What was the hardest part in doing Ang Pagdadalaga…? What other problems did you encounter during the shooting of the film? How was your working relationship with writer Michiko Yamamoto?

The hardest part was admitting to myself that I was letting go of an earlier dream of making a Palawan movie as my first feature film. I cried moments before I started filming the first shot. I let go, and everything was easy.

Since I started out as a playwright, I make it a point that I respect fellow writers. I always consulted with Michiko on the scenes and asked her to make additional scenes (like the Miss Universe sequence) or rewrite some dialogues to adapt to the movement of the scene. As much as possible, I asked her to be on the set most of the time, so she could see what I was creating from her script.

Were there changes that both of you agreed or disagreed on during filming?

There were agreements and if there was a disagreement, Raymond was the tie-breaker.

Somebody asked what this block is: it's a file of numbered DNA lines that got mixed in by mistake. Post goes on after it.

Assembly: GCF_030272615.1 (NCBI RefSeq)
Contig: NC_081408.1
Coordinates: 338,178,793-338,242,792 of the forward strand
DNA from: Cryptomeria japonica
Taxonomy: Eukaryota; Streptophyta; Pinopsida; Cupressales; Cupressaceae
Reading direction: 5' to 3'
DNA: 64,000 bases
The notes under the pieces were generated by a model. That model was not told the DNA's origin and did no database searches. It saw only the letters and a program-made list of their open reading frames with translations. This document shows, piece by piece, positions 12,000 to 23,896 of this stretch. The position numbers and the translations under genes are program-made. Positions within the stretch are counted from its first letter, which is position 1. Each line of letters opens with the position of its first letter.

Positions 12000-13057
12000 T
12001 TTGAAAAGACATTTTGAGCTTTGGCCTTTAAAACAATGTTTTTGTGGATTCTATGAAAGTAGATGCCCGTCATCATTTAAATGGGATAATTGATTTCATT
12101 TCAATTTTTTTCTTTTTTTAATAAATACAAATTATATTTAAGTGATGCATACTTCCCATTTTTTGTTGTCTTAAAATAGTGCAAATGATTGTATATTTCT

What were your experiences in Sampaloc? Did you see some of your experiences reflected in Yamamoto’s story? Would you say that these Sampaloc experiences helped you to successfully recreate Maximo’s world?

Guipit Street in Sampaloc, Manila , is where I grew up and still stay when I am in Manila.

Funny that I only realized after directing the film that I was actually very much like Maxi when I was twelve years old. Like him, I started acting queenly when I was tweleve., and only when I fell in love in high school that I started being more butch since my first love was an officer in our military training (High school kids were required to take CAT or citizen’s army training ) I even wrote a one-act play about it. It’s called “Esprit de Corps.” It was staged in the Cultural Center of the Philippines in 1986 and was published in the first

Philippine gay anthology Ladlad .

If there is one character in the film that is closest to your heart, who would that be, and why?